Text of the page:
The following MBW op/ed comes from Tom Allen (pictured), Managing Director of UK-headquartered Curve Royalty Systems. Curve has worked with music industry companies including Domino Recordings Co, Mad Decent, Audio Salad, and Cooking Vinyl.
Why Are (Some) Record Labels and Music Publishers Still Only Reporting Every 6 Months?
It’s a perfectly valid question, right? One that should elicit a considered response along the lines of, “huh, now that’s a GOOD question.”
Often though, the comeback is simply a shrug and a curt, “well, that’s the way we’ve always done it.”
Along with the classic “it’s industry standard”, “that’s the way we’ve always done it” must rank among the best get-out clauses going, with their elegant sidestep of any requirement to take innovation or progress seriously.
Of course, there are many reasons why this is “industry standard”, especially when you think prior to the ’90s, this was largely a manual process, but there are other reasons why this practice is continued today.
Others in the chain may work on slower time scales, so reporting more often may be an exercise in reporting zero value (think PRS For Music only reporting twice a year – publishers may have no need to report more often), and if the technology or processes being used are poor, it’s clearly going to clog up the timeline. Add to that the fact that many independent record labels and publishers are often understaffed and you can see that not having the resources to do things efficiently can be problematic.
“technology can offer solutions to all those problems. And it’s already here.”
Other reasons for delaying reporting may be a wish for companies to protect their cash flow or save money on the reporting process, which can involve lots of administration and an overwhelming workload for already under-resourced departments.
But technology can offer solutions to all those problems. And it’s already here. You can automate ingesting sales data from its source, calculate millions of lines of data is short time scales, and generate batch payments quickly and easily. Dashboard interfaces make distributing statements and managing bank details far easier.
The fact is, we all operate in an increasingly competitive music industry marketplace. The competition to sign or partner with talent is fierce and the pressure to add value to traditional record and publishing deals is huge. Add to that the proliferation of artist service companies and it’s no surprise that monthly reporting has become the norm in some sectors.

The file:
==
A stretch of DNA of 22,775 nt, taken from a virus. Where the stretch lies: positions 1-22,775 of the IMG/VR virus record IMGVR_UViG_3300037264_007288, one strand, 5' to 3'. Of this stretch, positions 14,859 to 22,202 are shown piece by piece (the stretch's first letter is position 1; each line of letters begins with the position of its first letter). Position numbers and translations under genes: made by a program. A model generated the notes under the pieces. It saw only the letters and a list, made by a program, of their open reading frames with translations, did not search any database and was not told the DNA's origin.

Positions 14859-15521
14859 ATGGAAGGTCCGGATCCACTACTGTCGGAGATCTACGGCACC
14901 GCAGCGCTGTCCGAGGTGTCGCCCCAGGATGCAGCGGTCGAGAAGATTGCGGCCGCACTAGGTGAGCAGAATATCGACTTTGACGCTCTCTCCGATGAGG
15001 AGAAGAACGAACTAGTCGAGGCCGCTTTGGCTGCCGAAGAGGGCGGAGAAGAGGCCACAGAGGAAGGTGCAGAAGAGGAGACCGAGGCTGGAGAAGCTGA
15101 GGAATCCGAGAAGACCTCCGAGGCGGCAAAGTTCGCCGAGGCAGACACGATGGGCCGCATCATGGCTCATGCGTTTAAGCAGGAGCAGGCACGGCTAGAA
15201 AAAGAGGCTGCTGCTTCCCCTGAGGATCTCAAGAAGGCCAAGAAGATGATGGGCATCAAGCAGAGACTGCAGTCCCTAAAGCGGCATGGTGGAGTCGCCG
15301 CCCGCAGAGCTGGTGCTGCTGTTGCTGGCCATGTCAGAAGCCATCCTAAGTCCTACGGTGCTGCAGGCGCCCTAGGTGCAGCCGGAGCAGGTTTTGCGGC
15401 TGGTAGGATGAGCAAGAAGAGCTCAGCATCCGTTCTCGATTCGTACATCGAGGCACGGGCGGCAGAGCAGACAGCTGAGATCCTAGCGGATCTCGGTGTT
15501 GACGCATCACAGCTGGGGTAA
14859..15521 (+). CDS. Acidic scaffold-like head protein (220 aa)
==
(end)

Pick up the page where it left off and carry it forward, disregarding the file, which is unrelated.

But even with faster, more reliable, user-friendly and affordable technology available there remains a significant percentage of companies who still persist with a, “that’s how we’ve always done it” mindset and only report bi-yearly.
“The big question remains though – is there really an appetite to make the process faster and more transparent?”
Yes, streaming has massively complicated the whole royalties process with huge data sets now having to be processed and billions of micro-payments collated. Of course, that’s intimidating and it’s right to spend time making sure the calculations are accurate but the technology now exists to take the pain out of the process.
The big question remains though – is there really an appetite to make the process faster and more transparent?
There should be. The kind of data that can be extrapolated from streaming numbers these days means that although the volumes can be mind boggling, it is much easier now to match sales data to catalogue and produce impressively accurate royalty statements.
Moving to monthly reporting, as a lot of the artist services companies already doing so have found, also allows for a clearer insight into the performance of a project.
Having the market intelligence to hand when assessing whether a release is performing to expectations can be invaluable and allows for much better financial decision making. And of course, data means analytics, which can be shared with artists and their representatives in a much more collaborative way.
This technology isn’t going away. It’s only going to get faster, more accurate and more reliable.
Deals are changing also – where taking an advance and not expecting to receive royalties for years was once the sensible thing to do – there are now lots of options for artists – with profit shares becoming much more commonplace amongst the indie community. The ethos of these deals is about transparency, and so keeping artists in the dark for 6 months whilst they wait, hoping for their pay day, is just not compelling.
This technology isn’t going away. It’s only going to get faster, more accurate and more reliable. There are going to be fewer and fewer justifications for not reporting royalties on more regular and equitable basis.
Hopefully, in the future the refrain of “well, that’s the way we’ve always done it”, will be a positive one, applied to best practice, fairness and efficiency.Music Business Worldwide